• Cerebral tumors
  • Intracerebral hemorrhage and Infarction
  • Subdural and Extradural hematoma
  • Subarachnoid hemorrhage
  • Lateral shift of midline structures
  • Cerebral atrophy
  • Pituitary mass lesion

Brief Summary Of Hepatic Encephalopathy

Hepatic encephalopathy
which is also known as portosystemic encephalopathy may be defined as a condition in which there is worsening of normal brain functioning as the liver is not able to detoxify the harmful substance in the blood and is characterized by altered level of consciousness and disorientation.

The blood bypasses the liver via the collaterals and the toxic metabolities (e.g ammonia, free fatty acids and mercapts ) pass directly to the brain to produce the encephalopathy. There is also an increased sensitivity of CNS neurons to the inhibitory neurotransmittor (GABA) and an increase in circulating levels of endogenous benzodiazepines. Cerebral edema is frequently present and contributes to the development of clinical features.

Precipitating Factors
  • Increased Nitrogen Load
  • Gastrointestinal bleeding
  • Excess dietray protein
  • Azotemia
  • Constipation
  • Electrolyte and Metabolic Imbalance
  • Hypokalemia
  • Alkalosis
  • Hypoxia
  • Hyponatremia
  • Drugs
  • Narcotics, Tranquilizers. sedatives
  • Diuretics
  • Miscellaneous
  • Infection
  • Surgery
  • Portosystemic shunt
  • Superimposed acute liver failure
  • Progressive liver disease
Clinical Manifestations
  • Disturbance of sleep with sleeping during day and awaking in night is one of the earliest features.
  • Alteration in personality, mood disturbances, confusion, deterioration of self care and deterioration of hand writing, slurring of speech, disorientation, drowsiness and eventually coma develop.
  • Convulsions also sometimes develops.
  • Hyperventilation, fever, nausea and vomiting are also common

Causes Of Dementia

Definition: Dementia may be defined as acquired deterioration in brain’s neuronal function that is characterized by impaired performance of daily living activities including disturbances of memory, thinking, orientation, comprehension, learning and judgement. Memory is the most common cognitive ability lost with dementia.

Causes: Dementia has many causes and it is important to identify and exclude the treatable causes.

A list of different causes of dementia is given in a simplified way as follows:

Most Common Causes To Be Listed First
  • Alzheimer’s disease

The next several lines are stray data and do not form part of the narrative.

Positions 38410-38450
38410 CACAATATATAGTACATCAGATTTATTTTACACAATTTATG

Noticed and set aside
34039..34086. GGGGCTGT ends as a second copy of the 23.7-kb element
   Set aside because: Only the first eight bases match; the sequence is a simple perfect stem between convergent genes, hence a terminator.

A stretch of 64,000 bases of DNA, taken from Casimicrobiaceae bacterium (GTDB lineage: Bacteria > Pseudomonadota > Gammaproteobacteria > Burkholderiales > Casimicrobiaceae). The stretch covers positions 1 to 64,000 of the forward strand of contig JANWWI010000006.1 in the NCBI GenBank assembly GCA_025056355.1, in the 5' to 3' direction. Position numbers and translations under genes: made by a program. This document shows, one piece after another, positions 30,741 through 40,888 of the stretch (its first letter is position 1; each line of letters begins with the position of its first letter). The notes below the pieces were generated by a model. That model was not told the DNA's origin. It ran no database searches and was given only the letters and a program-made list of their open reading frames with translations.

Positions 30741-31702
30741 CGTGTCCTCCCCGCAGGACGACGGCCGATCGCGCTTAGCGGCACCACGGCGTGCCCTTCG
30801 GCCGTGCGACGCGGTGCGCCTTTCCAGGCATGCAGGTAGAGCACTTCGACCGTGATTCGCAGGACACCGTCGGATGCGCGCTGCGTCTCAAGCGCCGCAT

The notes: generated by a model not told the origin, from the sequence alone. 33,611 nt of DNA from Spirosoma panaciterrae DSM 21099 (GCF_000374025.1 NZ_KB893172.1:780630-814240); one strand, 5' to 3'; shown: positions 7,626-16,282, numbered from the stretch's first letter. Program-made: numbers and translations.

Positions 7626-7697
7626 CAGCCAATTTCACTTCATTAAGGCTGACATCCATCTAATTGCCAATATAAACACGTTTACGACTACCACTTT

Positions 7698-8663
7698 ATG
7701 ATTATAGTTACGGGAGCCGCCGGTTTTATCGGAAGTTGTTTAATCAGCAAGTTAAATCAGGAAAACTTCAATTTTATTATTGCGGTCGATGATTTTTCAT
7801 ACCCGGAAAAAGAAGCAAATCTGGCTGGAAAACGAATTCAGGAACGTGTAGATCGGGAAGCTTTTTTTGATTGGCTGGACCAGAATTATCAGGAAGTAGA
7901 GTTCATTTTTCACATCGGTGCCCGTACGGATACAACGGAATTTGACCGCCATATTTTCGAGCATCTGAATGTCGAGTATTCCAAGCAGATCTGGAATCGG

• Vascular Dementia
  • Alcoholism
  • Parkinson’s disease
  • Drug/Medication intoxication
Causes Listed According To Different Etiologies

1. Degenerative
  • Alzheimer’s disease
  • Pick’s disease
  • Huntington’s disease
  • Parkinson’s disease
  • Normal pressure Hydrocephalus
2. Vascular
  • Cerebrovascular disease
  • Cranial arteritis
  • Multi infarct dementia
  • Cardiac arrest

Introduction To Panic Disorder

Panic disorder is an anxiety disorder that is characterized by sudden attacks of fear and panic. A panic attack may be defined has a sudden, intense experience of fear coupled with an overwhelming feeling of danger and death.

It occurs in 1-3 % of the population ; female to male ratio is 2 : 1. Familial aggregation is common. Onset is usually in the second or third decade of life.

Clinical Presentation
Initial presentation is almost always to a non psychiatric doctor , frequently in the ER as a possible heart attack or serious respiratory problem. The disorder is often intially unrecognized or misdiagnosed.

Attacks are sudden, unexpected paroxysms of terror and apprehension with multiple associated somatic symptoms.

Usually reach a peak within 10 minutes , then slowly resolve spontaneously.

Panic disorder is often associated with concomitant major depression.

Diagnostic Criteria for Panic disorder The diagnostic criteria for panic disorder requires four or more panic attacks within 4 weeks occurring in non threatening or non exertional settings and attacks must be accompanied by at least 4 of the following ;
  • Dyspnea
  • Palpitations
  • Chest pain or Discomfort
  • Feeling of being choked
  • Dizziness/ vertigo/ unsteady feelings
  • Sweating
  • Faintness
  • Trembling.
  • Fear of dying
  • Going crazy or doing something uncontrolled.